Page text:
412 F2d 694 Wilson v. United States
412 F.2d 694
Ralph A. WILSON and Joanne B. Wilson, his wife, Plaintiffs, Appellants,
UNITED STATES of America, Defendant, Appellee.
United States Court of Appeals First Circuit.
June 24, 1969.
Fred W. Hall, Jr., Rochester, N. H., with whom C. Russell Shillaber and Cooper, Hall & Walker, Rochester, N. H., were on brief, for appellants.
Edward Lee Rogers, Atty., Dept. of Justice, with whom Johnnie M. Walters, Asst. Atty. Gen., Lee A. Jackson and Karl Schmeidler, Attys., Dept. of Justice, and Louis M. Janelle, U. S. Atty., were on brief, for appellee.
Before ALDRICH, Chief Judge, McENTEE and COFFIN, Circuit Judges.
ALDRICH, Chief Judge.
This case, involving income tax consequences of reimbursement for the cost of a meal away from home, in a broad sense takes up where we left off in Commissioner of Internal Revenue v. Bagley, 1 Cir., 1967, 374 F.2d 204, cert. denied 389 U.S. 1046, 88 S.Ct. 761, 19 L.Ed.2d 838.1 In Bagley we held that the Commissioner correctly determined that the cost of a meal during a single business day's travel away from home was a personal expense and not a business deduction under 1954 I.R.C. § 162(a) (2). In the case at bar the taxpayer was reimbursed by his employer for the cost of such meals, and the Commissioner included the payment in his gross income. Taxpayer2 paid the tax and sued in the district court for its recovery. The court denied relief, D.N.H., 1968, 292 F. Supp. 200, and taxpayer appeals.
The facts were undisputed. Taxpayer was a state policeman. He worked a nine hour shift, during which he normally ate one meal. If at mealtime he was more than ten miles from his home and from his barracks, the required procedure was to eat in any nearby restaurant which had an approved reputation, after reporting in the restaurant's telephone number. Taxpayer was subject during mealtime to emergency call back to duty. Calls occurred with some frequency. The cost of these meals away, within a maximum limit, was repaid taxpayer by the state. It is this payment which the Commissioner held to be income.
We start with the proposition that all remuneration received for services is gross income unless it falls within a specific exclusion. The statute upon which taxpayer relies, 1954 I.R.C. § 119, excludes "* * * the value of any meals * * * furnished to him by his employer for the convenience of the employer, but only if * * * the meals are furnished on the business premises of the employer."3 Taxpayer would have this read, "* * * the cost of any meals repaid by his employer if for the convenience of the employer the meals are eaten near the taxpayer's place of work." Each of these transpositions, individually, enlarges the scope of the exclusion, and cumulatively they enlarge it entirely beyond its intended meaning. Rather, we agree with the Commissioner that the statute means, and therefore is limited to, meals served in kind on the employer's business premises. We find this interpretation supported by the language, the intendment, and the relevant legislative history.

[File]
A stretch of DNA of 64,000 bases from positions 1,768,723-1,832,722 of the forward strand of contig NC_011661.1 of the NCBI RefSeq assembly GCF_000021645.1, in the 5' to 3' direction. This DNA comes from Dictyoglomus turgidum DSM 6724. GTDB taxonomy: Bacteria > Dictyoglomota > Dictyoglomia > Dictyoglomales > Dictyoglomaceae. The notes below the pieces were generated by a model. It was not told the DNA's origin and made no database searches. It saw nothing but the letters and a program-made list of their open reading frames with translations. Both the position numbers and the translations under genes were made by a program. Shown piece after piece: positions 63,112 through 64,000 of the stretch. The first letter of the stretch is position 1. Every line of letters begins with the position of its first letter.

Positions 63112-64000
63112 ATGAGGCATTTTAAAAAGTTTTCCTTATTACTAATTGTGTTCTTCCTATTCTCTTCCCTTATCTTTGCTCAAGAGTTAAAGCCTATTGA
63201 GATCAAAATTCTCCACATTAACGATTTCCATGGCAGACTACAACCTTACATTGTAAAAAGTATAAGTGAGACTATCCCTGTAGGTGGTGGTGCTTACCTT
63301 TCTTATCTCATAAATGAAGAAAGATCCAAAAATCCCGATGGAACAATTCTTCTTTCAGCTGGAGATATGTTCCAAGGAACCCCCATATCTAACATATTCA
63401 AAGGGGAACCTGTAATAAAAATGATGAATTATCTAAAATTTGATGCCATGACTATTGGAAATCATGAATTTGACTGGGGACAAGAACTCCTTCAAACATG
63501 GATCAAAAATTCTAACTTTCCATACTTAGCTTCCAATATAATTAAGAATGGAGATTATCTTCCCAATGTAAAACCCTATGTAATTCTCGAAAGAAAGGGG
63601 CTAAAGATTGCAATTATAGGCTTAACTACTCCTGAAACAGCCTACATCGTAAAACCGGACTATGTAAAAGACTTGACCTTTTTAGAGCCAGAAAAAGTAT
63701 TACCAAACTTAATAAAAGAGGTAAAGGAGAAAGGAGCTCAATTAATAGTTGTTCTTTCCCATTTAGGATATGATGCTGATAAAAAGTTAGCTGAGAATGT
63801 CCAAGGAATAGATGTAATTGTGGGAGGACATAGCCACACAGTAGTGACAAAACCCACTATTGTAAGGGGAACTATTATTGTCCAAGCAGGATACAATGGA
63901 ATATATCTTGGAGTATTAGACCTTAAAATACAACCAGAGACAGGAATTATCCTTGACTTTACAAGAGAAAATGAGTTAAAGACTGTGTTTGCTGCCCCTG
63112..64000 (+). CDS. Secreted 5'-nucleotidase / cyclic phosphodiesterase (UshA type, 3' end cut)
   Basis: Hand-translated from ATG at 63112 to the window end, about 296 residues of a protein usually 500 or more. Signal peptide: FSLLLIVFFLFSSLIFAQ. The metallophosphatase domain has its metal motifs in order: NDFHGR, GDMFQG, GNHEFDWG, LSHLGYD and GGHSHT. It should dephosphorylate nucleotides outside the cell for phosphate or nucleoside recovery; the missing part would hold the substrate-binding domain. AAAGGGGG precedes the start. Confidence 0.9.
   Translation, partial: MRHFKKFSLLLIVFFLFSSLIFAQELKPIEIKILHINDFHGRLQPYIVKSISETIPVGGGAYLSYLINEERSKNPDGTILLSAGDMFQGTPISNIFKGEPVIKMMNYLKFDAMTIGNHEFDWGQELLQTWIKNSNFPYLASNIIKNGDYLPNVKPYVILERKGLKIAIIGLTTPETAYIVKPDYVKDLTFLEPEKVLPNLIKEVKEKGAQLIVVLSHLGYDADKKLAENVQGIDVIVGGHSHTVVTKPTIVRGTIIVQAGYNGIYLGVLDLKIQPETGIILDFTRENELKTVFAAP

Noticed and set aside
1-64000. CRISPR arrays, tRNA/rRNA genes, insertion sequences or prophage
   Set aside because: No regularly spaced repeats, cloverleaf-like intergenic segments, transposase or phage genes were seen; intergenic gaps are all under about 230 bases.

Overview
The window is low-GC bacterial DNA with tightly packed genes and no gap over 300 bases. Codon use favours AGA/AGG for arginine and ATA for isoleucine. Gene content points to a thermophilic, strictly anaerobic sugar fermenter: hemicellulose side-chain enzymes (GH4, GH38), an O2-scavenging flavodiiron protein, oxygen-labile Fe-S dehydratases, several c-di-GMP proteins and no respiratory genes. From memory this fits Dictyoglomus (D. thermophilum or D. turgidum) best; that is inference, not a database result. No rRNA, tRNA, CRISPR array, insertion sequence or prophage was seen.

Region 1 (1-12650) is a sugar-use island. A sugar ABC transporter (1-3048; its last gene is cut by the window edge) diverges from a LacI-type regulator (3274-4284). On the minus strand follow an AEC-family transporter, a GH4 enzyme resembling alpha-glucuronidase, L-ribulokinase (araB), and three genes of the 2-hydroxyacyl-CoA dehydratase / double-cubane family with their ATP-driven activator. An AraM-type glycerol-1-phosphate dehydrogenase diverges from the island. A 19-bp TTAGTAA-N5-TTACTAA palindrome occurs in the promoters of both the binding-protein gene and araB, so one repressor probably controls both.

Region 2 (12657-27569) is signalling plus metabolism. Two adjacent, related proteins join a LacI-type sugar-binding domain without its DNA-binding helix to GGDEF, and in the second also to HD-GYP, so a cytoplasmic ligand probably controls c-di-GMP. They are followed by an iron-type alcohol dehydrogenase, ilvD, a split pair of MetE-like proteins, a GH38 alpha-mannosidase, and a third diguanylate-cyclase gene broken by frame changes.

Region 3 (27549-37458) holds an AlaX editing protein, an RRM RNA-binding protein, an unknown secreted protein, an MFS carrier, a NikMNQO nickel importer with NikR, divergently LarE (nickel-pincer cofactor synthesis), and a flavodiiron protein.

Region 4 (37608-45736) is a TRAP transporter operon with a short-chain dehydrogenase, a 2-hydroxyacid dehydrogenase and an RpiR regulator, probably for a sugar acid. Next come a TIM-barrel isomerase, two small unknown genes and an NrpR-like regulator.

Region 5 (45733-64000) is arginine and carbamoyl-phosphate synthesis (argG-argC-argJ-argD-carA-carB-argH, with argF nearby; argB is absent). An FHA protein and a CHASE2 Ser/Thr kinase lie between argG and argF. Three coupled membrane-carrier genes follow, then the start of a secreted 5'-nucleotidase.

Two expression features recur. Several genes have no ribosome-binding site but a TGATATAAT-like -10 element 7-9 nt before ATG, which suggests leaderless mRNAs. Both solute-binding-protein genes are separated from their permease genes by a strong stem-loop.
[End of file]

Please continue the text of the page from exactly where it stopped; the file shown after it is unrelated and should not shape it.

First, the language, "the value * * * of any meals * * * furnished to him by his employer * * * but only if furnished on the business premises of the employer." Quite apart from the fact that reimbursement of what is a personal and not a business expense would presumptively be income, exclusions and deductions from gross income, being acts of grace, are to be narrowly construed. Commissioner of Internal Revenue v. Jacobson, 1949, 336 U.S. 28, 49, 69 S.Ct. 358, 93 L.Ed. 477; Interstate Transit Lines v. Commissioner of Internal Revenue, 1943, 319 U. S. 590, 593, 63 S.Ct. 1279, 87 L.Ed. 1607; United States v. Stewart, 1940, 311 U.S. 60, 70-71, 61 S.Ct. 102, 85 L. Ed. 40.
The term "business premises" is one of great specificity. As Judge Raum said in Gordon S. Dole, 1965, 43 T.C. 697, 707, aff'd, Dole v. Commissioner of Internal Revenue, 1 Cir., 1965, 351 F.2d 308, `The statute does not say `at some convenient or reasonably accessible place.' It says `on the business premises of the employer.'" The state conducted no business in the public restaurant. Nor was taxpayer performing, or going to perform, any business there. Even if we were to accept the broad definition of Commissioner of Internal Revenue v. Anderson, 6 Cir., 1966, 371 F.2d 59, 67, cert. denied 387 U.S. 906, 87 S.Ct. 1687, 18 L.Ed.2d 623 (an over-liberality occasioned, we believe, by deference to the pre-Correll meal cases cited infra) the restaurant was not "a place where the employee performs a significant portion of his duties." Rather, taxpayer was there because he was off duty.
We see no difference in substance between taxpayer and any travelling man whose assigned "territory" is a large geographical area. Taxpayer's metaphysical concept that his employer is the state, and the state "owns" all that is within its borders, does not advance his case. Even outright ownership of property does not make it "business premises." Commissioner of Internal Revenue v. Dole, supra. We are again reminded of Judge Raum's remarks.